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Supported and encouraged by four colleagues at Emap – Hannah Burnel, Lizzie Fuller, Victoria Hart and Rosie Birchenough – I got round without undue strain in just under an hour. Thanks to the amazing generosity of friends from the fashion industy, our efforts raised about £13,000 for FTCT. Thanks again to all who contributed. As you can see below, the reality of our Superhero outfits almost precisely mirrored the earlier artists’ impression above. Thank you girls, you were all brilliant.

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A few days later Emap colleagues Jessica Brown and Keely Stocker, ably assisted by Victoria Hart and my wife Jane, sprung a wonderful surprise on me on Wednesday May 20 with a lavish party attended by about 80 current and former workmates plus a gang of friends from the fashion business. I knew something had been organised, but I thought it was going to be a few drinks in a pub.

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The cast of thousands had clubbed together for a fabulous birthday fund that paid for a cake, a wonderful Mulberry holdall, a superb Graf von Faber-Castell fountain pen and inks, a cashmere scarf from Begg, a brilliant 4ft x 5ft oil painting of me by Jacqui Phillips, and a life-size cut-out of me as Superman (looking in slightly better shape than in real life. It was a most fabulous evening, joyous and somewhat humbling at the same time. Thank you all, but especially to Jessica and Keely for weeks of hard work.

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On the big day itself I played my usual Saturday footie game at the University of Kent, but forsook my regular defending role to play upfront. I fulfilled a 60th birthday ambition by scoring a rare goal and making two assists, which set me up for a lovely day of celebrating with the family and a few friends. Due to the May Bank Holiday falling on May 23, I delayed my main party until the end of June.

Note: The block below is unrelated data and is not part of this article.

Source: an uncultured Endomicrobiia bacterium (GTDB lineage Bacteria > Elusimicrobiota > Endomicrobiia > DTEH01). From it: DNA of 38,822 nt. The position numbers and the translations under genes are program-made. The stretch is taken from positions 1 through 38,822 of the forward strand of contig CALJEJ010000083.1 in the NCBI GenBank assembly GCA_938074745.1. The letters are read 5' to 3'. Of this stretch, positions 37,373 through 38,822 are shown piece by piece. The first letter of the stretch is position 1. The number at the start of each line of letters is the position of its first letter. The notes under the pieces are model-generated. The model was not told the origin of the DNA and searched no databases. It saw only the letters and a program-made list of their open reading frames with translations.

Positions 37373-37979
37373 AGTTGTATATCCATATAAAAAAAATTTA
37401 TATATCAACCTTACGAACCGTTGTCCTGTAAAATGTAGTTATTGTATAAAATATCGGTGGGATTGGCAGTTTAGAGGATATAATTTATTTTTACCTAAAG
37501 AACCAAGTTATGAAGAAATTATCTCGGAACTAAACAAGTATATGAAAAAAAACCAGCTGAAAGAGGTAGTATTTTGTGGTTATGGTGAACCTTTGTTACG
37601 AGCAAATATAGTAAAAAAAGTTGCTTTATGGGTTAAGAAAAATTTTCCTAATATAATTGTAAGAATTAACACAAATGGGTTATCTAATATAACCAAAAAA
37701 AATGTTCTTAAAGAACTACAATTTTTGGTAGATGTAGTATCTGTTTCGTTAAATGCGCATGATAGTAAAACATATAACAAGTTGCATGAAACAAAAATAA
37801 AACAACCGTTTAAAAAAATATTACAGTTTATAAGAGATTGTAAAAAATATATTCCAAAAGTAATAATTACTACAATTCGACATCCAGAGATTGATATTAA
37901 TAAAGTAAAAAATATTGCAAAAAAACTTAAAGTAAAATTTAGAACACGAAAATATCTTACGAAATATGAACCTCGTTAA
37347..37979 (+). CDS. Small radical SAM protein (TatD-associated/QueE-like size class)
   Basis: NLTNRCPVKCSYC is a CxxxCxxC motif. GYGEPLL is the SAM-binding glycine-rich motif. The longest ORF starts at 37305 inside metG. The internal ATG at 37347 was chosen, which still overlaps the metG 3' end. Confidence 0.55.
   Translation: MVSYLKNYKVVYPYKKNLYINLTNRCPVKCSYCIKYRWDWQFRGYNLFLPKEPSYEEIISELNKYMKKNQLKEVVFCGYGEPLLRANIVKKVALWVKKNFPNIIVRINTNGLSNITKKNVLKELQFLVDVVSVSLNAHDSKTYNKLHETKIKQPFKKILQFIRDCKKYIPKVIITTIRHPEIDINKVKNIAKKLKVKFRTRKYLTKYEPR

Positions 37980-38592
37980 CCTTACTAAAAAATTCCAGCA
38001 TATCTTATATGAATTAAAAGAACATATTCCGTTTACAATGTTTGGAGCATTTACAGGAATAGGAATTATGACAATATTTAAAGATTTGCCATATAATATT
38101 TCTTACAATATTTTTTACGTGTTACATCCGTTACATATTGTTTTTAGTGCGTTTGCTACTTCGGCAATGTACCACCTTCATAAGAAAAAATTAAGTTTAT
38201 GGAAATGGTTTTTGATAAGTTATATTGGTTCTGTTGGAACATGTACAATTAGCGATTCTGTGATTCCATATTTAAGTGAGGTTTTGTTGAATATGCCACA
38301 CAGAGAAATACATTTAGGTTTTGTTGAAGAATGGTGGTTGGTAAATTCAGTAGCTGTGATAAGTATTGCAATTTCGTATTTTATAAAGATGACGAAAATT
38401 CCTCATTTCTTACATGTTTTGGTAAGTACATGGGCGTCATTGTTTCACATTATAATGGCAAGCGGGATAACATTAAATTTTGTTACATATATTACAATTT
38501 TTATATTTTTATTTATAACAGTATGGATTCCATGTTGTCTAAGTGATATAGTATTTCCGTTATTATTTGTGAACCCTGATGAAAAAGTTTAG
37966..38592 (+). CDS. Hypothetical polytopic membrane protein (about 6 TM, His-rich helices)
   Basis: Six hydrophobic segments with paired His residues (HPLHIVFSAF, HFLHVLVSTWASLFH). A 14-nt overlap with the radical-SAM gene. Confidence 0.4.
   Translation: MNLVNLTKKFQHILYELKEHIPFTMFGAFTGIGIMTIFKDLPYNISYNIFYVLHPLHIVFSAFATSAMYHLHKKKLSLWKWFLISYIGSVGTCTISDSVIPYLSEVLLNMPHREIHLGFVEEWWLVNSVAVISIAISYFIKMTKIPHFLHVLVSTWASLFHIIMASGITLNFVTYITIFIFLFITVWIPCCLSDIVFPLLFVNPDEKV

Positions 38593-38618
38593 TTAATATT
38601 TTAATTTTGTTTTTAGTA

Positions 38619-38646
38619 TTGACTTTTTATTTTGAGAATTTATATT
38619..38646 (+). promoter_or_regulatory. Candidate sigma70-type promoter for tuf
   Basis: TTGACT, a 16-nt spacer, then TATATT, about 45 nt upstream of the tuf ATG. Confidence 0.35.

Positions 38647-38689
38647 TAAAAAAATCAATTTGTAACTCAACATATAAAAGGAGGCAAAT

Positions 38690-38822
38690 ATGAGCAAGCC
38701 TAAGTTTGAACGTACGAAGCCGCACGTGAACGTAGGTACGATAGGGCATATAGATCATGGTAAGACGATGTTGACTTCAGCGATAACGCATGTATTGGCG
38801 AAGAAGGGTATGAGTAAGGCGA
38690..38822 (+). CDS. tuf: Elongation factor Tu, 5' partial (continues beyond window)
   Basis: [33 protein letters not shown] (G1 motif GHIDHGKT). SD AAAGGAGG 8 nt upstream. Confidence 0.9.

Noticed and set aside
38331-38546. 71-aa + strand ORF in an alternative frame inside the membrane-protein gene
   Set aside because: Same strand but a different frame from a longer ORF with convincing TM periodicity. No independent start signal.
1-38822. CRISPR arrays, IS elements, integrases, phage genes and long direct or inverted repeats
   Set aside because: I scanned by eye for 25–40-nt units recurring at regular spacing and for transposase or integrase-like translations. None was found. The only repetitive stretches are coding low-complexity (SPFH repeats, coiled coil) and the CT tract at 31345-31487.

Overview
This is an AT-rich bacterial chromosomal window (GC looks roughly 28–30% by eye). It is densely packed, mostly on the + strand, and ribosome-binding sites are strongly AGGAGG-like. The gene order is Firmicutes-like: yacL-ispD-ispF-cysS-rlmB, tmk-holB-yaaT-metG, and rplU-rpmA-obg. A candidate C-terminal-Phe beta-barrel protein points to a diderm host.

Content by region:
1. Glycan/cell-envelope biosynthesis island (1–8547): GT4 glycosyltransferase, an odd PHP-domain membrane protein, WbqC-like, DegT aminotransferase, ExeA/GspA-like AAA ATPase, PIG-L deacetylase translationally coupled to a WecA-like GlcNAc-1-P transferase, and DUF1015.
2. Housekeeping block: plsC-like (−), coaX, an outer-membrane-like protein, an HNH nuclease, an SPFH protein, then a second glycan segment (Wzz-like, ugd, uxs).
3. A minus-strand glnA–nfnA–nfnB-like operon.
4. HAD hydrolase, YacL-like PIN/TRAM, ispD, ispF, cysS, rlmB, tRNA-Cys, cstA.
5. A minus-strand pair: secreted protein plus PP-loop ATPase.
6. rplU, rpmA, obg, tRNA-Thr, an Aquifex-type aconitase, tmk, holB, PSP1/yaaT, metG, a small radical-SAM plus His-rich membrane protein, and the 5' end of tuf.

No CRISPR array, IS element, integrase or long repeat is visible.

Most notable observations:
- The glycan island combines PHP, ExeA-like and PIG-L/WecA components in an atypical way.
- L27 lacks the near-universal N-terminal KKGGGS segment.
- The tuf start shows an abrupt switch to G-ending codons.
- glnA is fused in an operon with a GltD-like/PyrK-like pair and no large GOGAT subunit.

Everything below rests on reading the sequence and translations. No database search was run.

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Before that, however, on the weekend of June 13-14 my wife Jane treated me to the hire of this 1965 Ford Mustang. What a dream come true! With Jimmy the lurcher on the back seat, we cruised around Dorset and Devon. We had the hood down virtually all the time. This pic was taken on Exmoor. I can thoroughly recommend Thunder Road Classics if you want to hire a vintage muscle car like this.

And to finish things off, in recognition of my efforts turning round the fortunes of Drapers, on the evening of July 9 I was named Business Media Editor of the Year by the PPA, the trade body for media publishers. I was very pleased that through me all the hard work of my pals at Drapers had been recognised. Personally, I was extremely proud and pleased to add this accolade to the one I’d gained 12 years earlier from the PPA after creating the modern Drapers.

What a great year 2015 was. I must turn 60 more often.